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Los Angeles Review of Books

Reservation Dogs, which debuted this fall on FX, was the best show on TV this year. That’s me. It’s strange and beautiful, hard-pivots from farce to tragedy on a dime, proceeds with a pace and confidence and formal derring-do befitting a show that’s been around for a lot longer. It’s lyrical, generous, angry, and extremely funny. It’s precisely the type of surprising show FX produces, navigating the bloated excesses of Peak TV — a phrase coined by FX president John Landgraf — by filling its margins and absences. It isn’t like the other great shows that’ve come before it on the roster: Better Things, Atlanta, What We Do in the Shadows. Except that those shows are also, notably, lyrical, generous, angry, and extremely funny. They’re also all free, mobile, unencumbered. And they’re all a half hour long.

Briefly, a polemic:

Sitcoms and soaps. The base units. The particles of form. Joe Reid, now of PrimeTimer, but, historically, of Television Without Pity — the mothership — said it, half-jokingly, but correctly a few days ago: “TV has never transcended the soap opera or the sitcom, and every ‘great’ TV show is just polishing up one or the other.” This isn’t a particularly controversial point, but it’s one that often gets covered over in prestige papier mache. The Sopranos isn’t a soap, it’s a ten-hour movie. The Wire isn’t a soap, it’s a Dickens novel. There’s got to be some sort of illuminati contract provision forcing prestige TV creators to call their episodes “chapters” — anything to avoid imagining that the genealogy of a great work of television art begins in television. It’s fine, who cares, whatever. But the much-heralded innovations of twenty-first century TV and streaming, the ones that begat all the recaps and multiplied all the televisions without pity, these were innovations in genre, not inventions of form. These hour-long, prime-time serials owe their existence to all sorts of forebears, but their greatest formal debt is often to the lowly soap. Its plotting, its melodrama, its feel for viewer engagement, its sense of time.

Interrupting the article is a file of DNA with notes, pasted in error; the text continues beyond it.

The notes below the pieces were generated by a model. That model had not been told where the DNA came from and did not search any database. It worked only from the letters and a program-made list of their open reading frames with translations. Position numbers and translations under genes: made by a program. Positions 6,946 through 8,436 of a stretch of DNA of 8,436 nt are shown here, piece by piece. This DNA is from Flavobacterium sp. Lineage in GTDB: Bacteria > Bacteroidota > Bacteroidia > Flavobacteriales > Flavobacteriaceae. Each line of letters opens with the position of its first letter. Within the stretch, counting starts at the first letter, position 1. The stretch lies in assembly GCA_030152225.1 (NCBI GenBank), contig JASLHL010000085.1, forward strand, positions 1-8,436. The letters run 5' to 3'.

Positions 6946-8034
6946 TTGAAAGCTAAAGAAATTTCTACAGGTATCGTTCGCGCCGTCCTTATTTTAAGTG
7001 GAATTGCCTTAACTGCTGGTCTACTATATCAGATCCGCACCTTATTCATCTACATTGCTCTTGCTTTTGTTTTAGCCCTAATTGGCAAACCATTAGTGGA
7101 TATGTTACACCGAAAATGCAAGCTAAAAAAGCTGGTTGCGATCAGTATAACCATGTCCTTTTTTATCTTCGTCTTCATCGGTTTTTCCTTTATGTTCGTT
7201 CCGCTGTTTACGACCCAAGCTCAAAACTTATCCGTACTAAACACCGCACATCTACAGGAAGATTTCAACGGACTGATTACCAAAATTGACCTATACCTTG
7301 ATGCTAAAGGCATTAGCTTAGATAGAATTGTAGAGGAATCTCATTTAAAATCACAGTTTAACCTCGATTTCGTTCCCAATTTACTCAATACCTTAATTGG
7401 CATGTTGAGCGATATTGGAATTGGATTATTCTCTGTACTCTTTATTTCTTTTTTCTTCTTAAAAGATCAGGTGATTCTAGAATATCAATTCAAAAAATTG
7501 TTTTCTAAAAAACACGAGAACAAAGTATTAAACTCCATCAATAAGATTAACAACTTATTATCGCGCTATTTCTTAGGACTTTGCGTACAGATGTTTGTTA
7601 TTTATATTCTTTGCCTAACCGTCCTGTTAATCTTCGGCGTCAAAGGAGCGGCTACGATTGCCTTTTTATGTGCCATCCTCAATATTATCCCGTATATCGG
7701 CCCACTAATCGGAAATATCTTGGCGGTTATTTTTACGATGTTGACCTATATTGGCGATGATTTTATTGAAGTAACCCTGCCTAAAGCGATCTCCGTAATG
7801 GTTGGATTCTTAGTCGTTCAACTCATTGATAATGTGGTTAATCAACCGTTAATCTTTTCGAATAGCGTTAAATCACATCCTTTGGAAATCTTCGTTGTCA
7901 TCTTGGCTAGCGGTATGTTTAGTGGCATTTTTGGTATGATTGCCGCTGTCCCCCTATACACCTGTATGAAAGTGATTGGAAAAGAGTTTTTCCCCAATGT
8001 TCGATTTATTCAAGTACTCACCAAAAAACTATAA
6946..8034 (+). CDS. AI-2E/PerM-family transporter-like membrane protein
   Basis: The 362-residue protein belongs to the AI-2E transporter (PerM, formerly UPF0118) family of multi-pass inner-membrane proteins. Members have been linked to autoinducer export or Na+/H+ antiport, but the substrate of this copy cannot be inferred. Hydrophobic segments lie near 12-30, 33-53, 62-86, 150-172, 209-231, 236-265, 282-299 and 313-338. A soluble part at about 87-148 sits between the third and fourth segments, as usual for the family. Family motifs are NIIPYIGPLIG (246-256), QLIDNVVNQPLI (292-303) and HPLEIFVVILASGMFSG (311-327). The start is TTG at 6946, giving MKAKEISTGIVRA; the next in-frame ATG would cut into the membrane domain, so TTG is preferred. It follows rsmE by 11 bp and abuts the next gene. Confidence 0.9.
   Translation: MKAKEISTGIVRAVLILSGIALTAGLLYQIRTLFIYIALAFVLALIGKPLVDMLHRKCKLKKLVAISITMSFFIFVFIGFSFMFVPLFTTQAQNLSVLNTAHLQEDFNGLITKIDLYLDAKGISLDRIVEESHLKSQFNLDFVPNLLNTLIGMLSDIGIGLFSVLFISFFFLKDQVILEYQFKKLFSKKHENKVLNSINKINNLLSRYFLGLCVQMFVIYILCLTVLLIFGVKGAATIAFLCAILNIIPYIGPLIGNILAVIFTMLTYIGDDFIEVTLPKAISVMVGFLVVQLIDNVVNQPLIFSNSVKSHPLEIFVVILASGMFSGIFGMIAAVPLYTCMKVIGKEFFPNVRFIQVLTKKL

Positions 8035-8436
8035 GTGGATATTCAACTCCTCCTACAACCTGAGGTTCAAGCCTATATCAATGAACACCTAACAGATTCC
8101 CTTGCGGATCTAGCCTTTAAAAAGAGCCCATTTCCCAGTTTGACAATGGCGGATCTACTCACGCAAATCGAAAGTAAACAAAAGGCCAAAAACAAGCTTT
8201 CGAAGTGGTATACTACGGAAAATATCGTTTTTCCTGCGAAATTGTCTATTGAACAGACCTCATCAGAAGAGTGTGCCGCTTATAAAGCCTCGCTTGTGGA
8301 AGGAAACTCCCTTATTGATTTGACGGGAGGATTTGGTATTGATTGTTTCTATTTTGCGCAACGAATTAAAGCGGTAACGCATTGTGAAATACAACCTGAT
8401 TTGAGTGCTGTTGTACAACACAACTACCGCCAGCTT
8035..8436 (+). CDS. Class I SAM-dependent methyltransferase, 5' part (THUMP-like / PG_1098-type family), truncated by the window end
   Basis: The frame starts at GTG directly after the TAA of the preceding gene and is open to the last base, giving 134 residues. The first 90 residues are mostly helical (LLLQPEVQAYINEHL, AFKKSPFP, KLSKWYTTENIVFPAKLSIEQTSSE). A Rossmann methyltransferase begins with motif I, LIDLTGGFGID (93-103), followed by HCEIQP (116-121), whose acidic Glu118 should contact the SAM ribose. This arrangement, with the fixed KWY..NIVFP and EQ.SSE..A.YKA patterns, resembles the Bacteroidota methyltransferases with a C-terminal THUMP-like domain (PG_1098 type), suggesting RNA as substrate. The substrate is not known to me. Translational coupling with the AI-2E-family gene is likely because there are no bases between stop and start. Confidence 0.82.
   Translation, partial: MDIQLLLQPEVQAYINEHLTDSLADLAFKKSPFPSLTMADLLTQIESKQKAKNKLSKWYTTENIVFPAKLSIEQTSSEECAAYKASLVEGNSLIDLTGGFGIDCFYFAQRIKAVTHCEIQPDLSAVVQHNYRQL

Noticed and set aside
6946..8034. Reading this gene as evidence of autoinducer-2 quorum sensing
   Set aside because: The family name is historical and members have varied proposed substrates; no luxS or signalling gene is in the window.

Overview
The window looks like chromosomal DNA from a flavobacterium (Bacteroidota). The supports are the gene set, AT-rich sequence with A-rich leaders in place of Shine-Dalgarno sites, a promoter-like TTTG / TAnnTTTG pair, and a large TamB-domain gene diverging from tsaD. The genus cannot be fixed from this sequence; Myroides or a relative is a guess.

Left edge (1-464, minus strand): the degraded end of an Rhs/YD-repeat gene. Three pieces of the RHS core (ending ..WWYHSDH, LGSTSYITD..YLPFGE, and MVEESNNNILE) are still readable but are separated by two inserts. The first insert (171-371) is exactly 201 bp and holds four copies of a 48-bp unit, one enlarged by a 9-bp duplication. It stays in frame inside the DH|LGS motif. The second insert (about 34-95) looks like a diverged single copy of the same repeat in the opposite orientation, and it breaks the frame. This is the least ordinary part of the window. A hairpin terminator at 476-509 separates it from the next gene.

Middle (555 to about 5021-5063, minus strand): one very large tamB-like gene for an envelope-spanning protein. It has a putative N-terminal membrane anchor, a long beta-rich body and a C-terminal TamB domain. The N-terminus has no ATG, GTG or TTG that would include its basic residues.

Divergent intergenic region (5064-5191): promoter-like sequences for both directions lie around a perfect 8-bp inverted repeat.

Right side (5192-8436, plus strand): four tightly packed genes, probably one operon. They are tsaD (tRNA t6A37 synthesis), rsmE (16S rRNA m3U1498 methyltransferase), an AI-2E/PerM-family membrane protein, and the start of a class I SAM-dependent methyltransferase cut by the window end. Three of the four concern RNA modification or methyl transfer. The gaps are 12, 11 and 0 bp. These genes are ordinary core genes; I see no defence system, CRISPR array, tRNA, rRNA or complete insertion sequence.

The age of prestige TV has buried that influence deep. The blanket denial of the televisuality of these television shows has turned this ancestor into a shameful secret. So much so that, often, when a prestige TV series is perceived as too much, too excessive, (too female), (too queer), it’s criticized for being too soapy. The collected works of Shonda Rhimes and Ryan Murphy have borne this criticism for years, despite the fact that the visible soapiness of their shows is less about a qualitative difference than a different willingness to publicly embrace their own genre history. Game of Thrones is the soapiest soap to ever soap on HBO.

But it’s precisely by disavowing the soap that the discourse of TV in this century has come into being. These shows were different, they were better, they were exceptions to the rule. They were allowed to have a legitimacy that their parents couldn’t, expectations greater than those of their genetic, generic aunts. But only by hiding where they came from. What’s more Dickensian than that?

And it’s worked. Not only has this decades-long construction of prestige brought television criticism into the mainstream, brought TV series into back-of-the-book relevance in nice magazines, and allowed for people to use the words “art” and “television” in the same sentence, it’s also given these hourlong prodigal soaps a kind of hierarchical supremacy even amongst other TV shows. When the BBC published its “100 Greatest TV Series of the Twenty-First Century” this past October, seven of the top ten were hourlong serials, and it’s not surprising. The soaps in wolves’ clothing have won the day.